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Eur Respir J. 2019 Nov 14;54(5). pii: 1802419. doi: 10.1183/13993003.02419-2018. Print 2019 Nov.

Predictors of severe asthma attack re-attendance in Ecuadorian children: a cohort study.

Author information

1
Institute of Social and Preventive Medicine, University of Bern, Bern, Switzerland crisardura@gmail.com.
2
Liverpool School of Tropical Medicine, Liverpool, UK.
3
Fundación Ecuatoriana Para Investigación en Salud, Quito, Ecuador.
4
Dept of Biostatistics, University of Liverpool, Liverpool, UK.
5
Colegio de Ciencias de la Salud, Universidad San Francsico de Quito, Quito, Ecuador.
6
Asthma and Allergic Diseases Center, University of Virginia, Charlottesville, VA, USA.
7
Facultad de Ciencias Medicas, de la Salud y la Vida, Universidad Internacional del Ecuador, Quito, Ecuador.
8
Institute of Infection and Immunity, St George's University of London, London, UK.
9
Both authors contributed equally.
10
Respiratory Medicine, Sir Charles Gairdner Hospital, Perth, Australia.
11
Medical School, Curtin University, Perth, Australia.

Abstract

Asthma is a common cause of emergency care attendance in low- and middle-income countries (LMICs). While few prospective studies of predictors for emergency care attendance have been undertaken in high-income countries, none have been performed in a LMIC.We followed a cohort of 5-15-year-old children treated for asthma attacks in emergency rooms of public health facilities in Esmeraldas City, Ecuador. We collected blood and nasal wash samples, and performed spirometry and exhaled nitric oxide fraction measurements. We explored potential predictors for recurrence of severe asthma attacks requiring emergency care over 6 months' follow-up.We recruited 283 children of whom 264 (93%) were followed-up for ≥6 months or until their next asthma attack. Almost half (46%) had a subsequent severe asthma attack requiring emergency care. Predictors of recurrence in adjusted analyses were (adjusted OR, 95% CI) younger age (0.87, 0.79-0.96 per year), previous asthma diagnosis (2.2, 1.2-3.9), number of parenteral corticosteroid courses in previous year (1.3, 1.1-1.5), food triggers (2.0, 1.1-3.6) and eczema diagnosis (4.2, 1.02-17.6). A parsimonious Cox regression model included the first three predictors plus urban residence as a protective factor (adjusted hazard ratio 0.69, 95% CI 0.50-0.95). Laboratory and lung function tests did not predict recurrence.Factors independently associated with recurrent emergency attendance for asthma attacks were identified in a low-resource LMIC setting. This study suggests that a simple risk-assessment tool could potentially be created for emergency rooms in similar settings to identify higher-risk children on whom limited resources might be better focused.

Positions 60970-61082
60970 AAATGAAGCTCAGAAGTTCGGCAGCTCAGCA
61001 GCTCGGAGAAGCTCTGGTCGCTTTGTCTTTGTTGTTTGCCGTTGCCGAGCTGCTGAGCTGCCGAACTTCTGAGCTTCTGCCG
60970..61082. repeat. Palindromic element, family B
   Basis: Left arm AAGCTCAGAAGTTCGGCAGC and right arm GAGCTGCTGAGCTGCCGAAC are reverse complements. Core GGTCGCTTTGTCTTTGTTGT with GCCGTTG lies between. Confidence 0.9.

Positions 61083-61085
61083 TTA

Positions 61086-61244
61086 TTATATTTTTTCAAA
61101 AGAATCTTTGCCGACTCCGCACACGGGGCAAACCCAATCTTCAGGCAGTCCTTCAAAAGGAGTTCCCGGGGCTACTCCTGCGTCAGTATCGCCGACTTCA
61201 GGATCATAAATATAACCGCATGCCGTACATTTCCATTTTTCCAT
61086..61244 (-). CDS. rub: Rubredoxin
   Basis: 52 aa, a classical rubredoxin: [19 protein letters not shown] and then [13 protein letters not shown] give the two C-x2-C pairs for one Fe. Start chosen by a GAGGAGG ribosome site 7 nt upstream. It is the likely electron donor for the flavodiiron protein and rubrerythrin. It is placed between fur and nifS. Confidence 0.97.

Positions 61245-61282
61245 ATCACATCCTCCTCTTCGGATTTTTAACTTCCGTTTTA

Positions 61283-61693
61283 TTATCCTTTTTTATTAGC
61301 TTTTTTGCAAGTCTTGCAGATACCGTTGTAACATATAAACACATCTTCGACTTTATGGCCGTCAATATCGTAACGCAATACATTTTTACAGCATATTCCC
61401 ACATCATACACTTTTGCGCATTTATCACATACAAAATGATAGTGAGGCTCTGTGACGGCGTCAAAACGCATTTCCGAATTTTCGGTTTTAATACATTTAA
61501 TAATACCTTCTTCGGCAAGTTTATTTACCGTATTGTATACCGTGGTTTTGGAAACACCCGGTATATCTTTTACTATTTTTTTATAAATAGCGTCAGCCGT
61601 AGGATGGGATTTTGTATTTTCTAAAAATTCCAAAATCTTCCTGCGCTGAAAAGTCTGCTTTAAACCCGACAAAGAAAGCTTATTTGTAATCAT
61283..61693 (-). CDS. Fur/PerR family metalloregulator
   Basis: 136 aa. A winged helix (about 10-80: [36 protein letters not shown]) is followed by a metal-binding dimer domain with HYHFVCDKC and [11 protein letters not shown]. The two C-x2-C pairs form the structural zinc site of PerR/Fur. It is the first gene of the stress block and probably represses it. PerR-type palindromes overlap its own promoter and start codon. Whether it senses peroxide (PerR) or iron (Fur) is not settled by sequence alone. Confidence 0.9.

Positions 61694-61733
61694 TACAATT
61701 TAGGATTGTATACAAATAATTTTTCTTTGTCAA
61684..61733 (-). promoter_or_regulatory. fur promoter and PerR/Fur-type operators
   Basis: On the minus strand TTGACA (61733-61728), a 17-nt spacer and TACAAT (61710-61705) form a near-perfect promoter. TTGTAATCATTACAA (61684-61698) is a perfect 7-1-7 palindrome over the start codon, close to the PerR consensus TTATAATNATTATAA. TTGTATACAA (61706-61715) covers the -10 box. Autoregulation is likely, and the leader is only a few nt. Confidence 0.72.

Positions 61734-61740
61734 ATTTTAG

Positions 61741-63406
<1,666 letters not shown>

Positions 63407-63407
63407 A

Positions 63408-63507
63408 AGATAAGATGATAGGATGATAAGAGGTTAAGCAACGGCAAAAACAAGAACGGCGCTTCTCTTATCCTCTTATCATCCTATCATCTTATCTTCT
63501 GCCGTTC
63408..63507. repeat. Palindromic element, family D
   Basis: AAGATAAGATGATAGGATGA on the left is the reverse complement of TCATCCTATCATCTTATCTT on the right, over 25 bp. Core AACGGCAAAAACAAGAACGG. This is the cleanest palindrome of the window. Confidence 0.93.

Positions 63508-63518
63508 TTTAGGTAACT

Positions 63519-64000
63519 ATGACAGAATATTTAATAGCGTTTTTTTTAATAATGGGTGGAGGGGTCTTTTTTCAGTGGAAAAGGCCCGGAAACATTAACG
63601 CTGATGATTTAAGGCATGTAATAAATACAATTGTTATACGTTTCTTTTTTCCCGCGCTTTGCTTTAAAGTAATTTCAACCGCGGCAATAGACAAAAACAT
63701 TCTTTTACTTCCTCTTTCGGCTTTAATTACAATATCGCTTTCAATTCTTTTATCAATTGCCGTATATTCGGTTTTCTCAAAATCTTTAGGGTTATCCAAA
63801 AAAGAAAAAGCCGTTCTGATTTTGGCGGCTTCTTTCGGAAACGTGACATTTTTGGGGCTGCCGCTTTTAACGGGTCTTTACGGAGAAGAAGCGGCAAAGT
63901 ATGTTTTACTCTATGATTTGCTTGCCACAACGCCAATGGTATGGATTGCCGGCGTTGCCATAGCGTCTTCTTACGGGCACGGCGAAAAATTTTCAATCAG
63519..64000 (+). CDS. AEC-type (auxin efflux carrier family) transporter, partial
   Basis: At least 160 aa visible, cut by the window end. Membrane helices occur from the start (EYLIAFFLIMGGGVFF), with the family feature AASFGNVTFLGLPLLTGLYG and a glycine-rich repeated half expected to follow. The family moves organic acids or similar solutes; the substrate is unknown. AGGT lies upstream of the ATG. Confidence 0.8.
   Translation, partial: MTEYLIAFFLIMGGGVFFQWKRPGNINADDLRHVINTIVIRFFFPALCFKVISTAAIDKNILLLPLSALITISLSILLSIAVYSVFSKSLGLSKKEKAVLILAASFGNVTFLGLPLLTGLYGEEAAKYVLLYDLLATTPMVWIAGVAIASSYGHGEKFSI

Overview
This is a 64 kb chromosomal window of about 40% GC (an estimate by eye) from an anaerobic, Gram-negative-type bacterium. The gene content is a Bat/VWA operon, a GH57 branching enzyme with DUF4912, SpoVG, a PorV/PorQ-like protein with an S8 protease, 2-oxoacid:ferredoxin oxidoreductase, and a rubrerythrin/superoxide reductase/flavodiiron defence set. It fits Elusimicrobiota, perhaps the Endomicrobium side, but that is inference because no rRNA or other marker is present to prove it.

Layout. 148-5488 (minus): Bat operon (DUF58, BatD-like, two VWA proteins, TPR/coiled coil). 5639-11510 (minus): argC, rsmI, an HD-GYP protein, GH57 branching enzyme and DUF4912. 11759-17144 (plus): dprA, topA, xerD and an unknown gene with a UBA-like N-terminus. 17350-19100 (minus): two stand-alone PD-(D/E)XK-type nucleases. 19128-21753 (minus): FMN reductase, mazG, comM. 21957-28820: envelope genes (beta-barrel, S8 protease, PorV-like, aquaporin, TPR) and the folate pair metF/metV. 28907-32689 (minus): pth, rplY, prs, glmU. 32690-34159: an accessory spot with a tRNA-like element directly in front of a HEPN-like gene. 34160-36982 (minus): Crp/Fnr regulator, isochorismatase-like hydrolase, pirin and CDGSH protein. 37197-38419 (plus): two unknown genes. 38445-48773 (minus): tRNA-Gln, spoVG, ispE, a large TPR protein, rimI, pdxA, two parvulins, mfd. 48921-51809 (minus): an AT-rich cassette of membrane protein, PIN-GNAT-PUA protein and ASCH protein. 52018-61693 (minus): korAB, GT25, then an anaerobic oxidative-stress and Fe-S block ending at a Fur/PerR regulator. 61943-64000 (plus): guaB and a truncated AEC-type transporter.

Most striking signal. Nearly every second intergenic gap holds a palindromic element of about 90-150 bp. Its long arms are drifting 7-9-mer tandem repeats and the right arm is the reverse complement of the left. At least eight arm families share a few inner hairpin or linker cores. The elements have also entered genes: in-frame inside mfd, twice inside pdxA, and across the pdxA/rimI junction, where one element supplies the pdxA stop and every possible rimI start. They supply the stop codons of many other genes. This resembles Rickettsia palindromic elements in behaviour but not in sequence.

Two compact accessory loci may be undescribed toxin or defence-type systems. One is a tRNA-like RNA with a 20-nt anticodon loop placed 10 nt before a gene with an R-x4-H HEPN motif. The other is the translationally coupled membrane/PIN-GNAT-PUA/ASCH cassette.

Conflict of interest statement

Conflict of interest: C. Ardura-Garcia has nothing to disclose. Conflict of interest: E. Arias has nothing to disclose. Conflict of interest: P. Hurtado has nothing to disclose. Conflict of interest: L.J. Bonnett has nothing to disclose. Conflict of interest: C. Sandoval has nothing to disclose. Conflict of interest: A. Maldonado has nothing to disclose. Conflict of interest: L.J. Workman has nothing to disclose. Conflict of interest: T.A.E. Platts-Mills has nothing to disclose. Conflict of interest: P.J. Cooper reports grants from PATH Vaccines and National Institutes of Health Research, outside the submitted work. Conflict of interest: J.D. Blakey reports personal fees and non-financial support from Astra Zeneca, Boehringer Ingelheim and Napp, personal fees from Teva and non-financial support from Novartis, outside the submitted work.

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